‘People were a bit p**sed off at how Covid was handled but the attitude definitely shifted around the EBA vote and leading up to it,’ the woman told Daily Mail Australia.
‘There is a pretty big feeling that they presented a sh** agreement so we would vote no and they would have the ammunition they needed to go to Fair Work and apply for termination of our agreement.
‘When they came to us and proposed that they were going to fly the domestic aircraft on the [Brisbane to Los Angeles] route we tried to work with them and they rejected every single suggestion – anything over 14 hours we need lie-flat rest – this is in the EBA.
‘We offered to do it for an extra day of rest in LA and an extra day of rest at LAX or home after – it was rejected. We offered to have Australian onboard managers in a single business class seat while the rest of the crew have these ‘four-seat beds’, that was rejected.’
The stewardess said she recently worked a 12-hour return flight between Sydney and Perth that had no water or rest beds for pilots and flight crew.
Alarming photos taken on board A330 Qantas airplanes show flight attendants had to create makeshift shelters from blankets to sleep while working on flights up to 14 hours long.
Red sheets and blankets were photographed hung over the backs of seats with staff sleeping across rows underneath, which Qantas workers say is taking their dignity.
Cabin crew onboard a flight from Brisbane to Los Angeles were forced to create makeshift shelters from blankets among passengers to sleep privately
‘We were supposed to have a soundproof light proof curtain to protect our rest. The crew have been making cubbies out of blankets to get rest and protect their dignity and security while sleeping in the open passenger cabin,’ the stewardess said.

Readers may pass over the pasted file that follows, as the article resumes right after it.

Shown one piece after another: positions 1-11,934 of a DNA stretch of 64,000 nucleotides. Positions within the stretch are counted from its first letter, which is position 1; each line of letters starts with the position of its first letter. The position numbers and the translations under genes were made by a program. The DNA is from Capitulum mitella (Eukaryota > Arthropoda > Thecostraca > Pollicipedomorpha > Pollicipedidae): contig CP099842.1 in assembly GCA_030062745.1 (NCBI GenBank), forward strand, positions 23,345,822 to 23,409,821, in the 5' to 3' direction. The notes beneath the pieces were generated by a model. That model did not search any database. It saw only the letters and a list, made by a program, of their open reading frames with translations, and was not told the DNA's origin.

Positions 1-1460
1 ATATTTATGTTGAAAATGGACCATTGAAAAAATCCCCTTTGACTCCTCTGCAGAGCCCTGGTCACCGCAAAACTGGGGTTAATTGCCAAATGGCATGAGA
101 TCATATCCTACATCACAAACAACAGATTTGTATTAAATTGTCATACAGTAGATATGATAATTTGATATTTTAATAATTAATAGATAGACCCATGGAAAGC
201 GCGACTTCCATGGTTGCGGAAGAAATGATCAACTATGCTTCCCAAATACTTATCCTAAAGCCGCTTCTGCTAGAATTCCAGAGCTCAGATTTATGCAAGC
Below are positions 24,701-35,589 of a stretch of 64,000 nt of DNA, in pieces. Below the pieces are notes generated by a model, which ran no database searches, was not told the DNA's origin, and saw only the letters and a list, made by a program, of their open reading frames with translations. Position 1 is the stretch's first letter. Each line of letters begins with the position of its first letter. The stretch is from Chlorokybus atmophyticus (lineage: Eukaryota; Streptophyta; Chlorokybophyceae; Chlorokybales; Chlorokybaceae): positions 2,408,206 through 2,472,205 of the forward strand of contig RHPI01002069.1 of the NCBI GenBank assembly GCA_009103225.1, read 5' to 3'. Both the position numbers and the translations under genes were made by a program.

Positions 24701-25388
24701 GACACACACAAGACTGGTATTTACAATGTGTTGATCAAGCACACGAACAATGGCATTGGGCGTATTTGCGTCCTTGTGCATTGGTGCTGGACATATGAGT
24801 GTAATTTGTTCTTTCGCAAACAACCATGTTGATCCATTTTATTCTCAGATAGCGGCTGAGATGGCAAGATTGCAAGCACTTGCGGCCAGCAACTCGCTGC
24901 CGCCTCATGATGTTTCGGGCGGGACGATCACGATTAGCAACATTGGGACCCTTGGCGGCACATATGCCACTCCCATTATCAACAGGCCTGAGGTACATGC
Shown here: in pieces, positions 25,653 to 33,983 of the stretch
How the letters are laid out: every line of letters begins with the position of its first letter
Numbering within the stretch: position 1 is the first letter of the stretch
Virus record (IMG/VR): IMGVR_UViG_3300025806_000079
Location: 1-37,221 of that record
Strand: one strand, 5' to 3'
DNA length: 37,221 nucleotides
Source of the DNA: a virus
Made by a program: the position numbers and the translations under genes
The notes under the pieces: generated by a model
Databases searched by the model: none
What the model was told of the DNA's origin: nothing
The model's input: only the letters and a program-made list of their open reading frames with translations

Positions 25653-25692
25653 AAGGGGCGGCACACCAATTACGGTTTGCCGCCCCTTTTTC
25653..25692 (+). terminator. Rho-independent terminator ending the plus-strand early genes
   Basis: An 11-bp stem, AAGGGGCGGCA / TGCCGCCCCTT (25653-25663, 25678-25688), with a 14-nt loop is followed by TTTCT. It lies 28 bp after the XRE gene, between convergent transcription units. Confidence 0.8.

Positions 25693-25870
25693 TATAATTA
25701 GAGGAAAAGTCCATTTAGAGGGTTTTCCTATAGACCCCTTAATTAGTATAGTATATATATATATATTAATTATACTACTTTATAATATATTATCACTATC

‘It’s so unsafe. If an oxygen mask falls nobody will be able to reach it. Girls in skirts and dresses are having to wrap themselves so nobody can see up their skirt.
‘We’ve always been banned from taking rest in the cabin as it’s a ‘brand risk’, it’s a complete sh** show.’
Qantas has instead turned to its Auckland-based flight crew to work aboard the A330 long haul flights, as New Zealand workers aren’t protected by the same rest laws as Australian staff.
‘The ‘spirit of Australia’ is nine New Zealanders laying across passenger seats to LA,’ the stewardess said.
Qantas said they were forced to use Kiwi staff because unions didn’t support their staff working aboard the A330 planes.
‘We have thousands of Australian based crew flying domestically and internationally. A small amount of flying is being done by New Zealand based crew because the union was not prepared to support Australian based crew working on longer routes with some of our A330 aircraft, including the Brisbane to Los Angeles route, on terms that we were able to agree to,’ a spokesperson said.
‘We wanted to have our Australian-based crew do this flying, but without the union’s support for this to happen, we’ve instead had to use New Zealand based crew on some of these flights.’
A330 planes are used for flight under 14 hours and are not fitted with private sleeping cabins for the crew
Flight staff feel abandoned by the company they love so dearly, saying Qantas has used them as ‘punching bags’ for disgruntled travellers looking to travel post-pandemic.
‘We risk the passengers losing respect for us and then becoming non-compliant to safety instructions. Violence towards crew is on the rise, we follow American aviation trends,’ another anonymous stewardess told Daily Mail Australia.
‘Passengers are angry at delays and what they perceive is bad customer service because we’re tired and understaffed. We’ve got no fight left and no tools to help recover people, all we can do is listen.
‘We can’t even tell people to call the call centre for help (because it’s hopeless and the wait times are extremely long). We’re basically punching bags.’